In the Classroom

Using Focused Free Writing to Incite Student Participation

Thoughts on how focused free writing techniques can enhance the classroom experience–particularly on Zoom.

All my activity in Zoom is quietly supervised by Empress Agatha, whom I wish to thank for her support and patience.

Since I first learnt about Focused Free Writing exercises, I have been introducing them in my common in-class activity. At present, I find at least a weekly chance to introduce an FFW exercise in a Zoom class. FFW is gradually replacing the impromptu questions I used to give my students to incite their participation.

When covering the Milgram experiments on obedience to authority in social psychology, I used to show a short video from the original records of those experiments and then invite a round of comments or questions. This would be received by the class as a brief break to stretch legs and let expression free. Yet, in comparison to a FFW exercise, it would be too diffuse and unproductive.

This is the FFW exercise I do now for the Milgram experiments on obedience:

– I give a general description of the Milgram experiments, their context, basic rationale and design.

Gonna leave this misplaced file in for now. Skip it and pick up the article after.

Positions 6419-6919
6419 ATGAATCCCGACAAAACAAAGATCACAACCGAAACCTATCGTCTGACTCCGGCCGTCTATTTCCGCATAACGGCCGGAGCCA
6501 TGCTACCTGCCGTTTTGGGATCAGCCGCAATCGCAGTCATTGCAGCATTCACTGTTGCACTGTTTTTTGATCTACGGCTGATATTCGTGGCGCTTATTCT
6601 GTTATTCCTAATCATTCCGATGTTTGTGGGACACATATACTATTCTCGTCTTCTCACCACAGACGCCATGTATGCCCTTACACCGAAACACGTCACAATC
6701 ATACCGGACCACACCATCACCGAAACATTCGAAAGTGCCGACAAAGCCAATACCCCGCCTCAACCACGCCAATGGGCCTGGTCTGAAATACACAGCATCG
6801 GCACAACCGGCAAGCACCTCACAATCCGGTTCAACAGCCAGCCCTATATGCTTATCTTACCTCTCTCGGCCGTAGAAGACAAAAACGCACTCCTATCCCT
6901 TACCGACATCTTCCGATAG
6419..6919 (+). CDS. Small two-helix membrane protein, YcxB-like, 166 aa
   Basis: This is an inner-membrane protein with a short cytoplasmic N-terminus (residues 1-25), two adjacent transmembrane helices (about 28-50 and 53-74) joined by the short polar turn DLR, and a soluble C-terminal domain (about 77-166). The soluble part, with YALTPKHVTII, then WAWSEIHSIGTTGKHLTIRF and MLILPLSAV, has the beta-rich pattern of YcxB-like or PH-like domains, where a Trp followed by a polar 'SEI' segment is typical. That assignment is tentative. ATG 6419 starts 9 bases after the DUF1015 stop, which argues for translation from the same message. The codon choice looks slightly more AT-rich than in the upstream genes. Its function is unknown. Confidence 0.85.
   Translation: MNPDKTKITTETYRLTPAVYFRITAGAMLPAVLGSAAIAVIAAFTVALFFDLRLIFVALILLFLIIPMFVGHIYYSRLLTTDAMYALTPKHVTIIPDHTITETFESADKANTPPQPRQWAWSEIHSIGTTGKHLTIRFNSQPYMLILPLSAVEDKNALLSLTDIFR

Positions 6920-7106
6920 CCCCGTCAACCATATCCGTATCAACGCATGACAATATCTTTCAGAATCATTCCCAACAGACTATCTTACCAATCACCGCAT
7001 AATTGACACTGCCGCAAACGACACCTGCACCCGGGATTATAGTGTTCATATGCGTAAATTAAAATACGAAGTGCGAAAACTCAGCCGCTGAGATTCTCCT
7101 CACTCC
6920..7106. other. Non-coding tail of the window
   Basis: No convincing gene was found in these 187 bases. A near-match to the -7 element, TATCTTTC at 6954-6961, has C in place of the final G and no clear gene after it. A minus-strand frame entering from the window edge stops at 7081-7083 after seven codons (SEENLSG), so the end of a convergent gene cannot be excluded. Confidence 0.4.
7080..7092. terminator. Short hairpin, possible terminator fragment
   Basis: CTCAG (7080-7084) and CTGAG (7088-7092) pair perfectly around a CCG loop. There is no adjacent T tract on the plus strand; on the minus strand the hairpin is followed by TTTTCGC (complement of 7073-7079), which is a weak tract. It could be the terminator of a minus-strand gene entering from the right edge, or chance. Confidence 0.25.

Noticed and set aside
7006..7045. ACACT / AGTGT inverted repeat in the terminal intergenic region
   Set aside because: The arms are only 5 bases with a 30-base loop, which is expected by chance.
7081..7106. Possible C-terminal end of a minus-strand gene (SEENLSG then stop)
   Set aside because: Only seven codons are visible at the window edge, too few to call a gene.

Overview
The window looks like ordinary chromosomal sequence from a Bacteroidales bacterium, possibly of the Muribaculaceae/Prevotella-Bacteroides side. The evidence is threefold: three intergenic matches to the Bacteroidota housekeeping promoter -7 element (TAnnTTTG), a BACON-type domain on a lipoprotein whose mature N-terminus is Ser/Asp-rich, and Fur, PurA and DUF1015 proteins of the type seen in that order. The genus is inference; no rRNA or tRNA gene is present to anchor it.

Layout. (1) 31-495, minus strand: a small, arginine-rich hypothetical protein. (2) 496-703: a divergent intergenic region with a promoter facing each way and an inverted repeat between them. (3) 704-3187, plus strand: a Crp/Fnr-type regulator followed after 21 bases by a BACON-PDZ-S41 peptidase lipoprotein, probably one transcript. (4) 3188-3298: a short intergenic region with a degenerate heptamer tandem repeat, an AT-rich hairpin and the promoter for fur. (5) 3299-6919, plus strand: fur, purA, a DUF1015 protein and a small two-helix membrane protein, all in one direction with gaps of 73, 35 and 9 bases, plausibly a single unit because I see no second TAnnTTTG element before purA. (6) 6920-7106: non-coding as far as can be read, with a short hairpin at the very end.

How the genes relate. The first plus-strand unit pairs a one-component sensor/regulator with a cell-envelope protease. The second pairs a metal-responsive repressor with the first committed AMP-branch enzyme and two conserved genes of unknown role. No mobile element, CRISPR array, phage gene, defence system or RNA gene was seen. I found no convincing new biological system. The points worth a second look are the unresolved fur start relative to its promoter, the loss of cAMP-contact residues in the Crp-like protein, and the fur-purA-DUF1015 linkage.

– I introduce the video: “I will now show you a short video from the original recordings of the experiments. While you watch the video and for a couple of minutes afterwards, I would like you to write two or three lines answering these questions: (1) How and why can the behavior of the ‘teacher’ be considered compliance? And (2) How and why would the ‘teacher’ resist instructions? This is a Focused Free Writing exercise, so please write, either on paper or with a word processor, your proposed answers to these questions”. I give these indications both verbally and in the Zoom chat.

– After watching the video, I leave a couple of minutes for students to write.

– I then open a round for students to orally share with the whole class one of the statements they wrote; these become the basis for a focused discussion.